I pulled out all of my fabric and paper and decided on a theme. Our office is pretty sparse at the moment but has a teal lamp and abstract painting in it. 

  
luckily I’ve got lots of teal to go around thanks to recovering my dining room chairs and my experiments with fabric dyeing. 

  
So then I just took the stock images from the frames and used those as templates to cut the fabric and paper I had chosen to size for the frames

  
A little jaunt in publisher to make some labeles for days of the week and notes and I’ve got myself my very own Pinterest inspired dry erase calendar.

  
  

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How Bittersweet it is

Everything is coming up purple! And by that I mean Bittersweet. Urban Decay’s “signature” color. Why? Because look at that gorgeousness!!!

  

  That is the color of happiness…. Or possibly Barney the dinosaur, which is the exact opposite of happiness… I suppose that makes the name bittersweet appropriate. 

Ok on to a quick review the Revolution gloss is very long wearing. I’ve worn it a few times now including shifts at work where I don’t get the chance to touch up and it’s lasted great. The pigmentation is… Well it’s ok, by ok I mean it is super purple but because I have naturally very bright lips it just looks like a cool tone pink 

  
Yup those are my stupid bright naked lips.

  
This is Bittersweet all by its lonesome

I could A. Prime/conceal my lips (yuck) B. Pair it with a nude gloss or C. Manage to find an epically purple lip liner. I’ve just been pairing it over a Marc Jacobs Enamoured Hi-shine lip lacquer  in Moonglow that tones down my lips and eventually mixes with the Bittersweet to make a strange lilac color

  
I suppose that is exhibit B1 with Marc Jacobs gloss. It also works well over nude lipstick like Lancome Rouge in Love in 124M (a great dupe for which is Rimmel London’s Lasting Finish by Kate in 113)

  
I think this was my favorite iteration of any of them because it was the truest purple. 

Oh and not to forget the Afterglow Blush, it is … Epic! I had been on the hunt for a purple blush for a while anyway because every “cool tone” (or for that matter warm tone) blush just ends up looking a generic pink on my lovely pink skin. So I figured the only way I would get a true cool tone was to go all out. (I solved the warm tone a while back with Luminous  Peach from Too Faced, which is just straight up orange) 

  
Bittersweet delivered. I was worried at first it would just look bruise-like on my fair skin, But being light handed and making sure everything was blended it looked just dandy. You may be able to notice above the swatch I blended what was left on my finger.

I might do a tutorial for an all purple look later on so you can see everything in action along with a purple smokey eye. Let me know if you want to see something like that. 

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Caulk (hehehe)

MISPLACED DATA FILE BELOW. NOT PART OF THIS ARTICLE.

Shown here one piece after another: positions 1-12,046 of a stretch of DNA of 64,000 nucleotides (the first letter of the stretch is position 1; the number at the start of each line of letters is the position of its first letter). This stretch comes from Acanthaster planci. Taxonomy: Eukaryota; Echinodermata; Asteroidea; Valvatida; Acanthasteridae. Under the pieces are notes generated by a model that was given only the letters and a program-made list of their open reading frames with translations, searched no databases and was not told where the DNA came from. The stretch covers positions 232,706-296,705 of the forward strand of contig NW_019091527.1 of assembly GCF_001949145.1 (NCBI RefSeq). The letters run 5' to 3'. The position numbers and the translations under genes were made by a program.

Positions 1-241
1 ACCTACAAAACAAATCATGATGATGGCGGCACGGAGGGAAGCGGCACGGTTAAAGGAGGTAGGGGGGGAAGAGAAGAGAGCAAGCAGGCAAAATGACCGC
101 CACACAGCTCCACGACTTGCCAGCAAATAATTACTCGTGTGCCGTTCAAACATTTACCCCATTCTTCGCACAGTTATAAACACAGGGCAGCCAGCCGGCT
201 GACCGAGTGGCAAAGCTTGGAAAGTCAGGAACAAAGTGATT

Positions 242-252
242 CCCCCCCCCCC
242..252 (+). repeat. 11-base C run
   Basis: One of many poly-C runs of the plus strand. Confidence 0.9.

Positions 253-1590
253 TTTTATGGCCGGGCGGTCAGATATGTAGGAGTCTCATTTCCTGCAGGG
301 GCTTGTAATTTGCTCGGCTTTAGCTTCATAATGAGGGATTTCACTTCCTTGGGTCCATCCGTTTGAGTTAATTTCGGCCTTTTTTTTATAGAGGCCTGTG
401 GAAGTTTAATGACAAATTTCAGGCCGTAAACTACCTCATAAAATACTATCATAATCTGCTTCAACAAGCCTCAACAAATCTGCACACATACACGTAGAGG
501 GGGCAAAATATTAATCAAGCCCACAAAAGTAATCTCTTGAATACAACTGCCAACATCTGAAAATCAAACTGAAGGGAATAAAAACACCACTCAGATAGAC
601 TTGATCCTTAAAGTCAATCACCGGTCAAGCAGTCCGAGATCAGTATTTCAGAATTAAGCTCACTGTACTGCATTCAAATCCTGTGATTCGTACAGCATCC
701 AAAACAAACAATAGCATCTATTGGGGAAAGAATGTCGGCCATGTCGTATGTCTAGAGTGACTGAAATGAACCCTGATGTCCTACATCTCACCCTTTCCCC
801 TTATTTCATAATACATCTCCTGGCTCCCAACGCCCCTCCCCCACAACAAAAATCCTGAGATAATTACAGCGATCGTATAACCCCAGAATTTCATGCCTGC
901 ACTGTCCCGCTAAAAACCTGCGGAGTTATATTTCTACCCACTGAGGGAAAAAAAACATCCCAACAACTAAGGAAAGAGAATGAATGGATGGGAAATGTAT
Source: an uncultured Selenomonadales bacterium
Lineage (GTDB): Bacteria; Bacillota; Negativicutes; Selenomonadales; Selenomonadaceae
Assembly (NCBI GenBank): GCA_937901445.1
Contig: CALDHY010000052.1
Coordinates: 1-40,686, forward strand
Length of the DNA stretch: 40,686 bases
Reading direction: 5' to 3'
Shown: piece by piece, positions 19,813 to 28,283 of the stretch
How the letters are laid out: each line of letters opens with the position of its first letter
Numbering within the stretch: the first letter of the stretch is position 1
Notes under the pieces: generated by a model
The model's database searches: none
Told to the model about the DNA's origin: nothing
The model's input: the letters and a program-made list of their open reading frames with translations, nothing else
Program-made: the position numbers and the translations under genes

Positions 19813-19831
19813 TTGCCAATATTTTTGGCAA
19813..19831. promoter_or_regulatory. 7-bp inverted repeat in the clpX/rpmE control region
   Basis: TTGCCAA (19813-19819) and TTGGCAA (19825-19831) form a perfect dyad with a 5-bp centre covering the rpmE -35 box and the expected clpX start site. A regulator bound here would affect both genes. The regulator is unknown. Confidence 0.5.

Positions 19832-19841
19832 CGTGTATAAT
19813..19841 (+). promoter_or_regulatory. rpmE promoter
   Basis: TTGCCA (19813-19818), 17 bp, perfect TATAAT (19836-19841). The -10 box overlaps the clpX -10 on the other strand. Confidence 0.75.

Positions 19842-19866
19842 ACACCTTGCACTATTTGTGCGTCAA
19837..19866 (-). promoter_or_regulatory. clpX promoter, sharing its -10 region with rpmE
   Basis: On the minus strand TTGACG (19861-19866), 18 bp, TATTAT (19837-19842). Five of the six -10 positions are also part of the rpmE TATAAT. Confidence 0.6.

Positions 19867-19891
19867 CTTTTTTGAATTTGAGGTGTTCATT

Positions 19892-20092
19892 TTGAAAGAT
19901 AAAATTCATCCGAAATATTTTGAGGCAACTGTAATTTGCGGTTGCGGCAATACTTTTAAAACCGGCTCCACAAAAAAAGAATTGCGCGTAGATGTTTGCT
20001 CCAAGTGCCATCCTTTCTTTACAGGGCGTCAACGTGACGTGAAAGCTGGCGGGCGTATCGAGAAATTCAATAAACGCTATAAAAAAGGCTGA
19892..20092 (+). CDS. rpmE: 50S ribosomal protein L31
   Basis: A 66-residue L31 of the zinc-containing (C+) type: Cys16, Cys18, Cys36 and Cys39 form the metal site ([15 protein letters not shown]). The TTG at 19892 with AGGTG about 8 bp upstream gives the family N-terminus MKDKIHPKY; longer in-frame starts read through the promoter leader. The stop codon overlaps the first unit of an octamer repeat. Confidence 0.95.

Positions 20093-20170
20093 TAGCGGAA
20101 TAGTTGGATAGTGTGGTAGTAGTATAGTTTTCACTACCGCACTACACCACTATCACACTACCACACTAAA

I’m finally, really, like for realzies finished with the bathroom. If you missed the first part be sure to click here. When last we left, it looked pretty good but lacked a backsplash and therefore lacked some functionality. I had to wait three weeks after painting the bathroom before I could do the tile work in order to let the surface fully cure. But yea! Hooray! The wait is over. So first I measured out and cut the tile. I took the easy/cheap way out of this by getting tiny little square tiles on a sheet. I say cheap but these were one of the most expensive things in the bathroom at $10 a sheet. Luckily it only took 3 of them and it means I didn’t have to buy or rent a tile saw.   Next we used tile adhesive to stick them to the wall and the tiny bit of counter. Unfortunately I’ve fallen flat at pictures for this step but it’s a pretty basic process that only requires one specialized tool called a notched trowel.   After a couple days drying time it was on to the grout. I’ve had the pleasure of laying tile before so the grout was the fun part. You just mix it per the instructions on the bag until you have kind of a peanut butter consistency (having an old hand mixer is really nice for this part) then just use a float to start mushing it into the spacing and scraping off the excess. You have to be careful not to work your grout too much or it will become stiff and crumble. After letting the grout sit for about 20 minutes (or however your mix directs you) you simply start wiping the grout down with a very slightly damp sponge to get off excess until your left with just a slight film. Let that film dry then just buff it off with a soft clean cloth. After a couple days of letting the grout dry it was on to the final finishing touch. All those raw edges of tile and grout needed to be polished up. Caulk will work just fine. Caulking is pretty easy if you know what you’re doing and a horrible mess if you don’t. Trust me, I speak from experience.  You simply run a small bead of caulk along the edge to be sealed then get your fingers wet and with very light pressure run it along the bead to smooth it out. After all that just let the caulk cure and use a grout sealer to protect the finish and prevent mold and mildew. Officially done! If you missed how i made my mason jar soap pump you can find it here  Don’t mind my half blue half beige outlets. But check out my new plate covers, beadboard to go with the ceiling. Woohoo fancy!